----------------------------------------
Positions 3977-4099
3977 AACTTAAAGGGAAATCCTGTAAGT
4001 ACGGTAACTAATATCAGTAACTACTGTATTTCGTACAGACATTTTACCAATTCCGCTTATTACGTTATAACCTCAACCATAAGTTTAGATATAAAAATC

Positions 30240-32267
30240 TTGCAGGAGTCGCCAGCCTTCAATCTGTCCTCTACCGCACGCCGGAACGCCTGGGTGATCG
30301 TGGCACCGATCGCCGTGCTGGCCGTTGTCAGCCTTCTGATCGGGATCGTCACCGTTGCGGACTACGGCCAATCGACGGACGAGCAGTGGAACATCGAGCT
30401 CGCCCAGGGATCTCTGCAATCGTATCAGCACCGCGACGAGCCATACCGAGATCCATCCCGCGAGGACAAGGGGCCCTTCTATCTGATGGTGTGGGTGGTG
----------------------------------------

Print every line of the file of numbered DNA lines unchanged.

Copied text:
Positions 3977-4099
3977 AACTTAAAGGGAAATCCTGTAAGT
4001 ACGGTAACTAATATCAGTAACTACTGTATTTCGTACAGACATTTTACCAATTCCGCTTATTACGTTATAACCTCAACCATAAGTTTAGATATAAAAATC

Positions 30240-32267
30240 TTGCAGGAGTCGCCAGCCTTCAATCTGTCCTCTACCGCACGCCGGAACGCCTGGGTGATCG
30301 TGGCACCGATCGCCGTGCTGGCCGTTGTCAGCCTTCTGATCGGGATCGTCACCGTTGCGGACTACGGCCAATCGACGGACGAGCAGTGGAACATCGAGCT
30401 CGCCCAGGGATCTCTGCAATCGTATCAGCACCGCGACGAGCCATACCGAGATCCATCCCGCGAGGACAAGGGGCCCTTCTATCTGATGGTGTGGGTGGTG